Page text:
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DOL’s Fiduciary Regulation – One Step Closer to Final

Date: 8 February 2016
Investment Management Alert
By: Robert L. Sichel, Kristina M. Zanotti

The Department of Labor’s (DOL) controversial fiduciary regulation, which will subject a multitude of new financial market participants to strict fiduciary requirements under the Employee Retirement Income Security Act of 1974 (ERISA), is one step closer to being finalized.  On January 28, 2016, the DOL delivered the final regulation to the White House Office of Management and Budget (OMB) for its review, the last stop on a long journey before the final regulation is released and published in the Federal Register.  While the OMB typically has up to 90 days to complete its review, we believe the final regulation will be published in late March or early April.[1]

The regulation is expected to have material consequences for many types of financial market participants, including:

  • Investment managers
  • Broker-dealers
  • Banks and trust companies
  • Fund complexes
  • Insurance companies
  • Corporate 401(k) plans
  • Corporate pension plans
  • 401(k) recordkeepers
  • Consultants

These and other financial market participants affected should review their activities with respect to ERISA and individual retirement account clients, including both investment funds that are deemed to hold ERISA plan assets and non-plan asset funds with retirement investors, in order to analyze the regulation’s implications.[2]  Many firms will need to modify their sales practices and update their policies and procedures.  Corporate retirement plans should assess the regulation’s impact on their service providers. 

Client Events

Once the regulation is final, K&L Gates will host and participate in several events to educate clients on the new rules and publish a detailed client alert summarizing the final rule.  The events will be designed to assist clients with the many practical compliance issues that will need to be addressed. 


The DOL and the Obama administration have put considerable effort into trying to finalize the regulation before a new administration takes office.  The following is a recap of the regulation’s long journey:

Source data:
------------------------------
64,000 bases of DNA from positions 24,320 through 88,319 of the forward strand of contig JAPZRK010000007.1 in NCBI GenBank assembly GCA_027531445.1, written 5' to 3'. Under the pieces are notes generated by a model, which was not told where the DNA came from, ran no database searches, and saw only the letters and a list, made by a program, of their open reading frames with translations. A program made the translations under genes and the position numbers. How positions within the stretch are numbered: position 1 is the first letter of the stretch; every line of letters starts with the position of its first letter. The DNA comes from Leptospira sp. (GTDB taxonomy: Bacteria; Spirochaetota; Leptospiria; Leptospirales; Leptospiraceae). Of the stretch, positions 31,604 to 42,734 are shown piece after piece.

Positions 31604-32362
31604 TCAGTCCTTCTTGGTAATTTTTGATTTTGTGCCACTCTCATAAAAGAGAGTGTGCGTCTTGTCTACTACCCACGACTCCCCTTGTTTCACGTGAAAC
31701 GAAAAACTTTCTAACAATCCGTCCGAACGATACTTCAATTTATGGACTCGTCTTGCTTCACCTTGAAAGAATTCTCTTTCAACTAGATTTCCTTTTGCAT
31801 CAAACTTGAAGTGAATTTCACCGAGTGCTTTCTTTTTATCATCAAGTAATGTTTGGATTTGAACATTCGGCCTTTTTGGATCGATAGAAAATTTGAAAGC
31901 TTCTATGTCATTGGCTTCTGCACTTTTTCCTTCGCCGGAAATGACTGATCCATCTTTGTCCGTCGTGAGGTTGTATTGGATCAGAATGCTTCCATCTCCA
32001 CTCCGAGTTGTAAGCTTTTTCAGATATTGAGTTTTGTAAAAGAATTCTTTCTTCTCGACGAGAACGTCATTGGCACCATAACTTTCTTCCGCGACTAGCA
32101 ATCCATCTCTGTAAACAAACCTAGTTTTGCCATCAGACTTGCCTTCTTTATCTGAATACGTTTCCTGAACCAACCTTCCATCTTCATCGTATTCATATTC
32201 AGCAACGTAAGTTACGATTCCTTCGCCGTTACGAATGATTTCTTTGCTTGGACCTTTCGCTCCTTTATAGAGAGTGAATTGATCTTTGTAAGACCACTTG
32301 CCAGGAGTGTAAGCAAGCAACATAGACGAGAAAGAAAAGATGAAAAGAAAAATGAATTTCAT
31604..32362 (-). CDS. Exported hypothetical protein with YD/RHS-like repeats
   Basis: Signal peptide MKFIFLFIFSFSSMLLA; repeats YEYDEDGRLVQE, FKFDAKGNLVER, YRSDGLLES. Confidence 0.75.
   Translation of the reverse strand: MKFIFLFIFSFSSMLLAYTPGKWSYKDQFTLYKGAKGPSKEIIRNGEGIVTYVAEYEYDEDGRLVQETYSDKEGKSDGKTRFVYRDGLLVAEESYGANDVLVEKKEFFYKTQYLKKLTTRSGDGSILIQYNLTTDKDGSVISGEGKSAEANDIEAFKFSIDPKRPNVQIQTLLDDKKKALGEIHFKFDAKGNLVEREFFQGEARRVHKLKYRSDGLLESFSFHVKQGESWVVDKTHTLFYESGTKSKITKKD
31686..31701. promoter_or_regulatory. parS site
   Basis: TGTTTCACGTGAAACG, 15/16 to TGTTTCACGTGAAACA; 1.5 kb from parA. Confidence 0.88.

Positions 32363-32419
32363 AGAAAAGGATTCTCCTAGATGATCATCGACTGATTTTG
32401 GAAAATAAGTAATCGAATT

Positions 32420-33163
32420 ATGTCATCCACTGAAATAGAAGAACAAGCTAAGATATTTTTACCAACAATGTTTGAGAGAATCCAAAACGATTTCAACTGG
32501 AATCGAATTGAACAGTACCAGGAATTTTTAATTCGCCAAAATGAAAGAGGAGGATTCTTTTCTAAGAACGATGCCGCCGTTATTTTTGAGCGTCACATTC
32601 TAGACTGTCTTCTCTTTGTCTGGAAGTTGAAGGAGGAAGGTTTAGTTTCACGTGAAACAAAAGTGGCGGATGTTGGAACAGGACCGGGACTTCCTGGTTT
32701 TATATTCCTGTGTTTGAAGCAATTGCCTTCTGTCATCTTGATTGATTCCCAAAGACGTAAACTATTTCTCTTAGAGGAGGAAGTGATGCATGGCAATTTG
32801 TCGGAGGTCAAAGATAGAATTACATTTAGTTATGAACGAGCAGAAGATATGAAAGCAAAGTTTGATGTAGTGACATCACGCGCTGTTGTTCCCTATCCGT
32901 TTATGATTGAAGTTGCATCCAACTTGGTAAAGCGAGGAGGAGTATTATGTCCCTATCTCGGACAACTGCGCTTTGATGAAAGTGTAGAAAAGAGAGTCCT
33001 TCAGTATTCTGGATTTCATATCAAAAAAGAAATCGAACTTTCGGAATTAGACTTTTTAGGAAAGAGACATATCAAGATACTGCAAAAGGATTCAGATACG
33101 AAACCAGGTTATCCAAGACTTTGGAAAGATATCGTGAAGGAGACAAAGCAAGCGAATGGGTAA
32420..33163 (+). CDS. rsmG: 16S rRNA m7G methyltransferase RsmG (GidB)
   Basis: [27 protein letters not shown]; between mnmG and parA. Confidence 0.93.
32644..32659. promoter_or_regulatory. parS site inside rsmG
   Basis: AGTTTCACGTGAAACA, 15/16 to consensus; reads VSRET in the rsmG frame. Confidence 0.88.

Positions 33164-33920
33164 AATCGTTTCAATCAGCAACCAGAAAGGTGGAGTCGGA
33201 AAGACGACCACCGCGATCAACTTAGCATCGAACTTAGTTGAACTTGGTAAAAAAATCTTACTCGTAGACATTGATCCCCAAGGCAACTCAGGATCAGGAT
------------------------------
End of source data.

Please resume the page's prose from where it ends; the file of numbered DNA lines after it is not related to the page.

• October 2010
DOL proposed a regulation defining who is a “fiduciary” of a plan under ERISA as a result of providing investment advice
  • March 2010
DOL held a public hearing on the proposal
  • September 2011
DOL announced it would withdraw the proposal and propose a new rule
  • February 2015
The White House issued a report entitled, “The Effects of Conflicted Investment Advice on Retirement Savings”
  • April 2015
DOL re-proposed the regulation and withdrew the 2010 proposal
  • July 2015
Comment period closed after DOL received thousands of comment letters
  • August 2015
DOL held a four-day public hearing on the proposal
  • August 2015
DOL reopened the comment period and received hundred of additional comments
  • January 2016
OMB received the regulation for its review


[1] The rule’s many opponents may still pursue measures in an effort to stop the rule from becoming effective (e.g., a legal challenge or legislative review).  On February 2, 2016, the House Education and Workforce Committee approved two bills that would, if enacted, require Congress to approve the regulation before it goes into effect.

[2] We believe there will be differences between the yet-to-be-seen final regulation and the regulation as proposed back in April 2015.  The full implications of the regulation, therefore, are not yet known.  Our detailed discussion of the proposed regulation can be found here.

Please contact any member of the ERISA Fiduciary Group listed below if you want to discuss these matters.

This publication/newsletter is for informational purposes and does not contain or convey legal advice. The information herein should not be used or relied upon in regard to any particular facts or circumstances without first consulting a lawyer. Any views expressed herein are those of the author(s) and not necessarily those of the law firm's clients.

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